electrons in metal A have higher **mobility** than those in metal B. Electrons
from A will **diffuse** across the junction until an EMF arises prevents
further diffusion. The EMF will cause electrons to **drift** in the opposite
direction of the diffusion. In the "passive" version described above
the result is called the **Seebeck effect**; when the charges involved are
forced across the junction by external voltage, it is called the **Peltier
EMF** (more below)

We will see a similar diffusion-drift balance when we consider
how Nernst potentials (voltages) develop across nerve cell membranes, due to
ionic imbalances:** Jdiff + Jdrift = 0**. In the case above, A and B are
connected to a high-impedance voltmeter to reveal the thermocouple EMF.

*The relationship between mobility
µ and diffusion coefficient D is
When temperature rises, D always increases while µ increases for non-metals
and decreases for metals. Further information: in F. Reif, Statistical Physics
McGraw-Hill, New York, (1967), page 337 shows that, in general,*

So even though mobility in the metal decreases for increasing temperature, diffusion increases exponentially and the Peltier EMF

**Thomson EMF:** If one end of wire is heated, the more
active electrons at the heated end will "diffuse" (thermal conduction)
toward the cool end, setting up a Thomson EMF. For the situation above, the
wire A will have a greater Thomson EMF from heat at the junction, because its
electrons are more mobile.

The Thomson and the diffusion-drift EMFs add together to make the junction EMF
larger when heat is applied. More technically, the junction EMF is a half-cell
that requires special treatment of the loose A and B ends to measure properly.
Seebeck EMF is sometimes referred to as the sum of Peltier and Thomson EMF's.

` Maintaining reference. `The reference junctions
need to be kept at a constant temperature for an accurate reading. Can be done by
wiring to remote reference, in a lab setting, where 0 deg C is the standard. How
is it done with the Fluke 52? Compromise: near room temperature,

**Advantages of thermocouples**: Can be used at higher temperatures
than thermistors. No self heating.

Thermopile: thermocouples in series.

Kasap on voltage calculation for thermocouples

**Cool Demo: **cooling by** Peltier effect.
**go to website

http://www.tellurex.com

Observe the series electrical connection of parallel semiconductor junctions in the device.

You will see a thermoelectric structure capable of handling 4 amps at 16 vots = 64 watts.

Bismith telluride is the semiconductor involved.

Images below from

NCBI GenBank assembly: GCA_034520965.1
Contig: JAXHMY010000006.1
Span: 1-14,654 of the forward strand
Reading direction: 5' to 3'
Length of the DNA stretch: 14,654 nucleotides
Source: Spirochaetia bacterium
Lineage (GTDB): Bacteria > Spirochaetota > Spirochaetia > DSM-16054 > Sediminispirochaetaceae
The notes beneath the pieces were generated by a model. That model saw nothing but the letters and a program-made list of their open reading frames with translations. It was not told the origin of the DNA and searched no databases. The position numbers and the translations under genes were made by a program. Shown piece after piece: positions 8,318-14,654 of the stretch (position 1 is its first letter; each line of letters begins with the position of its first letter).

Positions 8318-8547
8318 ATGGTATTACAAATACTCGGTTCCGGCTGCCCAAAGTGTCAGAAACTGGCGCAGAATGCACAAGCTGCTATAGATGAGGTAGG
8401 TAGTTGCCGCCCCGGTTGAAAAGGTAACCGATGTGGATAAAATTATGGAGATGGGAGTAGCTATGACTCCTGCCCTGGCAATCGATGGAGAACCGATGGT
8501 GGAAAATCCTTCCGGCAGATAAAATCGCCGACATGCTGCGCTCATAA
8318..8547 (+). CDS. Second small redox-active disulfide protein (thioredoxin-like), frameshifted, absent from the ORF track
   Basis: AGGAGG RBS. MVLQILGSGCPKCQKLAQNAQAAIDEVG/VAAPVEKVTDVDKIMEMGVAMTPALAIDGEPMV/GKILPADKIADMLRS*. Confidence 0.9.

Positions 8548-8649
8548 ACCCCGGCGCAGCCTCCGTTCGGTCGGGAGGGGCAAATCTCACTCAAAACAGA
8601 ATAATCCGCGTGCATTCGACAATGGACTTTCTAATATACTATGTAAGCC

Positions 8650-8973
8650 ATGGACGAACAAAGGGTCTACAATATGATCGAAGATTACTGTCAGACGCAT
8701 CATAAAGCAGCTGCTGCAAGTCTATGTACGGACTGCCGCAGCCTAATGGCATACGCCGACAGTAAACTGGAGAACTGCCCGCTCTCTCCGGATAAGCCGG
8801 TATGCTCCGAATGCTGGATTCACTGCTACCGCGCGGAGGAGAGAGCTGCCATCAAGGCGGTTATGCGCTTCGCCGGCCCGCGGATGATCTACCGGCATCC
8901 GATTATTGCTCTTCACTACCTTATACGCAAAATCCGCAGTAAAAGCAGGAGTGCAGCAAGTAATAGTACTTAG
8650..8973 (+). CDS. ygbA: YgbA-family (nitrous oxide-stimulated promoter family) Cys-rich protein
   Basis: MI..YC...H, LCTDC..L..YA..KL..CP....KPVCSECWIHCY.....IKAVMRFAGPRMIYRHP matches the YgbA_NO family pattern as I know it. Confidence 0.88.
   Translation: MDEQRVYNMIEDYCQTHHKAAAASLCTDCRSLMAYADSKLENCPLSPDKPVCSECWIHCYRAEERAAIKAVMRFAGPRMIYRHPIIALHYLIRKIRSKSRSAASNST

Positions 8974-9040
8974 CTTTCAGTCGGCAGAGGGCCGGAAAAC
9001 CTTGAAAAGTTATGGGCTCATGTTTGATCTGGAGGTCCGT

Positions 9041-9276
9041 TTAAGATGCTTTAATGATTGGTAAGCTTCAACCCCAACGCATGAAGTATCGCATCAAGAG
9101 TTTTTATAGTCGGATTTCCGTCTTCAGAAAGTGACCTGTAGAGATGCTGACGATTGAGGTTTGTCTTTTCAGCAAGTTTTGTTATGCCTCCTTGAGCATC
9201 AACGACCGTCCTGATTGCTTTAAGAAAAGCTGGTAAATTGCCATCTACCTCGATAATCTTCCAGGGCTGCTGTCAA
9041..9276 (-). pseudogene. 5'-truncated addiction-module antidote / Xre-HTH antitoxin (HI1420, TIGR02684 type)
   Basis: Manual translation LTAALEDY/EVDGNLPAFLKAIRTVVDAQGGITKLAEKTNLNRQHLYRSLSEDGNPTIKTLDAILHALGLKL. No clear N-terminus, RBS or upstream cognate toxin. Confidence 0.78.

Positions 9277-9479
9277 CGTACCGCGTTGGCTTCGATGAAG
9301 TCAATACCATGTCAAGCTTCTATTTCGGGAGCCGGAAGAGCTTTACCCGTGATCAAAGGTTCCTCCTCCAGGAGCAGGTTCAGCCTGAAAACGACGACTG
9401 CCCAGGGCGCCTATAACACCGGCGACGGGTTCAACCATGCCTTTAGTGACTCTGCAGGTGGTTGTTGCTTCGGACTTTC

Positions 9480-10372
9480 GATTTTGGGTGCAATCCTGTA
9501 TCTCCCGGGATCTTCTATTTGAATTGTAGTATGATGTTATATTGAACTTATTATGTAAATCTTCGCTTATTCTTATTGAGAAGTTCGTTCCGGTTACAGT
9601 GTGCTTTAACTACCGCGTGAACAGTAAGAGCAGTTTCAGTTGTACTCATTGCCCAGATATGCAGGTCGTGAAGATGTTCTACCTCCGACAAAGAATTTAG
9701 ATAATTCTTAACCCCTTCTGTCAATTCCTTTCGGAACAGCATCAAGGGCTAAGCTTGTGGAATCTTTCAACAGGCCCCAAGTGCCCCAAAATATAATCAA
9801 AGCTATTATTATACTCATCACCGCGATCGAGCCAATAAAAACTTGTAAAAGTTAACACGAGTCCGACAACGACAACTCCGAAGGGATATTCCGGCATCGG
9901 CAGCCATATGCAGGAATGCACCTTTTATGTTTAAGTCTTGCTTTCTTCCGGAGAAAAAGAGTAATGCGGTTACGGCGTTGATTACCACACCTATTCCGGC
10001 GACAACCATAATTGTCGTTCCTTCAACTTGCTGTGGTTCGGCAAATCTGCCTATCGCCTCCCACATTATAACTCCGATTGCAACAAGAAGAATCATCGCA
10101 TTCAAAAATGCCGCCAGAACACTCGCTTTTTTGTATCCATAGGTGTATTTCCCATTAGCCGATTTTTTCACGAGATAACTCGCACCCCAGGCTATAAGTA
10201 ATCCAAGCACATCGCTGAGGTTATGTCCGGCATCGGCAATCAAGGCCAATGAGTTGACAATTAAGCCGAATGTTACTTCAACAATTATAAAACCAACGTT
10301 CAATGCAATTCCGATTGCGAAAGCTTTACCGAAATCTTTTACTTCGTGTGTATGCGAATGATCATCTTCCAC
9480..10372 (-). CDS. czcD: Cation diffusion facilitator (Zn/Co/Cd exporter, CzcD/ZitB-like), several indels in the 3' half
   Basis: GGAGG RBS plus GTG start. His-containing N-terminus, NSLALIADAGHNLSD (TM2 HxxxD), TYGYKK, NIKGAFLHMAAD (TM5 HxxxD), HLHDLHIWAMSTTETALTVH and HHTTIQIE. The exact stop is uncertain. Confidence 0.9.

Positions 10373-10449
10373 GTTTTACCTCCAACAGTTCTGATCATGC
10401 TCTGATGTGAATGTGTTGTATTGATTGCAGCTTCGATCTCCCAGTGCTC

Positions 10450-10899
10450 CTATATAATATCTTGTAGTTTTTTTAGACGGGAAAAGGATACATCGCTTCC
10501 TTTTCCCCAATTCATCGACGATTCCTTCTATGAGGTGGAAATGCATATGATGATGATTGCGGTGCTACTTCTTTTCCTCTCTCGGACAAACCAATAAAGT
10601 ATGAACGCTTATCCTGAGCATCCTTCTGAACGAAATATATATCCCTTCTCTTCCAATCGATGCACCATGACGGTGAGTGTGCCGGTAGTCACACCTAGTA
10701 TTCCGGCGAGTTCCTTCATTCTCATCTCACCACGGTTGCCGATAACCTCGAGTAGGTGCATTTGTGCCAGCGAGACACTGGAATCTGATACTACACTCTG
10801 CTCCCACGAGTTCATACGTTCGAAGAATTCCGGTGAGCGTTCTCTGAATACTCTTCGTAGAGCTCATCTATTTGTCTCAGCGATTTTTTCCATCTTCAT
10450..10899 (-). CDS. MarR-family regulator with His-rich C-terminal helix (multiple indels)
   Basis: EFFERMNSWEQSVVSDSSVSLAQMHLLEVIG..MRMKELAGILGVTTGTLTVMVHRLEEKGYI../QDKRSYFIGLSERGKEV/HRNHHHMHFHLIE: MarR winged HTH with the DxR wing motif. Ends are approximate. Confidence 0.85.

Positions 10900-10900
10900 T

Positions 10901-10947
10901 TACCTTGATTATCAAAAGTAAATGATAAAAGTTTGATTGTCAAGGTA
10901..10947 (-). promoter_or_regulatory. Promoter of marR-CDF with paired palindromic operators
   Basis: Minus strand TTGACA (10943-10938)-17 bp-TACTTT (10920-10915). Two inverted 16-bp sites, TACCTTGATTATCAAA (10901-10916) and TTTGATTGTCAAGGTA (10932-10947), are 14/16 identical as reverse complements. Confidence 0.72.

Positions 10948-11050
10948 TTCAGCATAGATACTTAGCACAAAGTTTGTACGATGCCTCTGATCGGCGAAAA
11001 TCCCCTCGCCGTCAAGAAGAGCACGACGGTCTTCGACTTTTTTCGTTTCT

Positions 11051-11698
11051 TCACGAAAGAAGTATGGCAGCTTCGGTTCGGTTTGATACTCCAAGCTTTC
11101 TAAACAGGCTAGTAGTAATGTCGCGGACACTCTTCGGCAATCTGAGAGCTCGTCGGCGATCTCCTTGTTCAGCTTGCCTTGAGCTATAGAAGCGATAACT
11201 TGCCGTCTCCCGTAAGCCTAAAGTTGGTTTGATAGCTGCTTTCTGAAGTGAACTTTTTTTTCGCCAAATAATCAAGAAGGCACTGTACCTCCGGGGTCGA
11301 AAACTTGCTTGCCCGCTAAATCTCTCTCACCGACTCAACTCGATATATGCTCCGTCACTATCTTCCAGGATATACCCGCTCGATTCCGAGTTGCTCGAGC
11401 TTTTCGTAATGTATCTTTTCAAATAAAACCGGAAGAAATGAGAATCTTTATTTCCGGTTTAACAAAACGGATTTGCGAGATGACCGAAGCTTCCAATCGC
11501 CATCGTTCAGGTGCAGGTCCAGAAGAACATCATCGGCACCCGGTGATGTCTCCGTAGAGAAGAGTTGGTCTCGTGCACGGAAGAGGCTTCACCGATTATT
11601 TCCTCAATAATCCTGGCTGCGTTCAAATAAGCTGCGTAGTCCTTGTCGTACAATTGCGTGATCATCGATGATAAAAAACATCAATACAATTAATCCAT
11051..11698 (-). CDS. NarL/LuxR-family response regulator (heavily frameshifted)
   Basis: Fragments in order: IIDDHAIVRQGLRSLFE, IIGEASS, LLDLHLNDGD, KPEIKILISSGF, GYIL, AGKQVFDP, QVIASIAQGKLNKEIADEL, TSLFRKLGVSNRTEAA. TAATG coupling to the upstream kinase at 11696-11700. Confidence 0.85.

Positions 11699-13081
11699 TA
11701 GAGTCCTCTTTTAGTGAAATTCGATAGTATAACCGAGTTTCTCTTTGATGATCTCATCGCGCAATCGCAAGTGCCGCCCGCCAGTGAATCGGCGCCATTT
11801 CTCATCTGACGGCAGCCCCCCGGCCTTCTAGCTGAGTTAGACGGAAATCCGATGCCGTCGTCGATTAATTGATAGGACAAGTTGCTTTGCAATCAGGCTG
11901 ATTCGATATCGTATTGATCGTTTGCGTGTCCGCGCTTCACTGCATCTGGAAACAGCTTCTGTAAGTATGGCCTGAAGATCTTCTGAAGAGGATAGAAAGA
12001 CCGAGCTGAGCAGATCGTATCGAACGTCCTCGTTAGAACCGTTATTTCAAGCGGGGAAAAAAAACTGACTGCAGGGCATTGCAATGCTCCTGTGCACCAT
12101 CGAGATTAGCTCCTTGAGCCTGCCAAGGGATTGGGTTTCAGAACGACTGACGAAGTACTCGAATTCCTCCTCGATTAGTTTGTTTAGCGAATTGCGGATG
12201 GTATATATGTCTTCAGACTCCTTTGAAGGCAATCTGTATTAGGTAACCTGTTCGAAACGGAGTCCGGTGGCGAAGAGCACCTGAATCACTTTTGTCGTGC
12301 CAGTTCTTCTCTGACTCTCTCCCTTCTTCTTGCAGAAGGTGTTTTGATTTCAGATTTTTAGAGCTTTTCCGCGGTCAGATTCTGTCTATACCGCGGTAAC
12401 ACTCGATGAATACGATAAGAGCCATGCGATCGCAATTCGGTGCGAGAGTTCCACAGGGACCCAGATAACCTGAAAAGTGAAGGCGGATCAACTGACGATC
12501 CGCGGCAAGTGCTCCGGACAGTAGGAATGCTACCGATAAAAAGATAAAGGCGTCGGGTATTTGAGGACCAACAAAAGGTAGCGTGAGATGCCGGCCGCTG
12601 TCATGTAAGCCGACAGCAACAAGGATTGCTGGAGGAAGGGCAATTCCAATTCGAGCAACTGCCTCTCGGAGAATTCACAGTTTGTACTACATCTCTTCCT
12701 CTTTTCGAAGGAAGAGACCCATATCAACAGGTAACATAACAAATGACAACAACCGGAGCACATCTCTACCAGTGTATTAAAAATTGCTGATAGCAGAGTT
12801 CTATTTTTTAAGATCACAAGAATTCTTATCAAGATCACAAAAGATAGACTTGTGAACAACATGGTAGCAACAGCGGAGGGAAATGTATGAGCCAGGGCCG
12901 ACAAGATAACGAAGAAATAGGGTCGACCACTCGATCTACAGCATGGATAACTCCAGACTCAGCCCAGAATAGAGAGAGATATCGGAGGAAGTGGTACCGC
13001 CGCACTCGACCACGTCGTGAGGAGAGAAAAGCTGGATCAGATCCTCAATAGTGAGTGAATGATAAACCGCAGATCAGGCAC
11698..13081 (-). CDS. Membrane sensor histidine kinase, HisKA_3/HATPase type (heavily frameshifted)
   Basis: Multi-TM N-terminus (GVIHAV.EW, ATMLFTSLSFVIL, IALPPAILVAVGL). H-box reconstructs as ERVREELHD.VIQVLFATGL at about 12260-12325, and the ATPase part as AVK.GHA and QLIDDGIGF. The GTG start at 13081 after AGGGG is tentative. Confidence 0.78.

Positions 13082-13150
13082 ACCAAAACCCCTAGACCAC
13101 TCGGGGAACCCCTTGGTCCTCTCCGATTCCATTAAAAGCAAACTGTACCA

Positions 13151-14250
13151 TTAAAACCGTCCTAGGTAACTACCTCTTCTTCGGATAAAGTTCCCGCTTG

**Mechanism: **If electrons are` forced` from the
low mobility to the high mobility side, the effect is like an expanding gas in a
refrigerator, and the junction will be cooled.

Another way of saying it: electrons pumped from the low mobility side to the high mobility side will absorb heat as they cross the junction, and the junction will be cooled. As the circuit is completed through two junctions of dissimilar metal, then one of the junctions will heat up and the other will cool below ambient temperature.

A Peltier cooler has biomedical applications in locally cooling
tissue. "Cryosurgery."

**<Joule
effect** is I^2*R heating of a material**.>**

**Temperature-Sensitive Liquid Crystal: **JD recalls experimental
method of measuring brain surface temperature by reflecting green laser light off
of cholesteric liquid crystal smeared on brain surface.

**Temperature sensors and control in mammals: **All cells in
mammals are affected by temperature in one way or another, but some cells, due to
special membrane proteins, are exquisitively sensitive.

¶ Two locations for mammalian temperature sensors: skin and hypothalamus. (Peripheral
and central.)

¶ In the skin are two types: sensors for warmer than normal and sensors for
cooler than normal.

¶ Warm range: 30-45 deg C. cold range 10-35 deg C. Once
skin is taken below 10 deg C, cold receptors stop firing and cold becomes a good
local anesthesia.

¶Firing rates of skin sensors obey power laws as a function of temperature.

¶ Temperature-sensitive fibers headed to the spinal cord have lower conduction
velocity: 1-30 m/sec.

¶ Skin sensors send signals back to the spinal cord, where they may eventually
affect local circulation.

*ref: Bear, Conners, Paradiso, *Neuroscience, *Williams and Wilkens (1996)
pp 316-320*

NEGATIVE FEEDBACK:

¶ If hypothalmic neurons sense temperature less than normal, response may be
increased metabolism, or increase muscle activity, including shivering.

¶ If hypothalamic neurons sense core temperature greater than normal, they
trigger cooling response: like cooling by evaporation of sweat.

¶ Increased core temperature may be due to athletic activity, or fever. Fever
is due to toxins released by infecting bacteria or virus. The toxins affect membrane
proteins of the temperature sensitive neurons. Normal feedback response to higher
temperature may not ensue during fever. (new set point)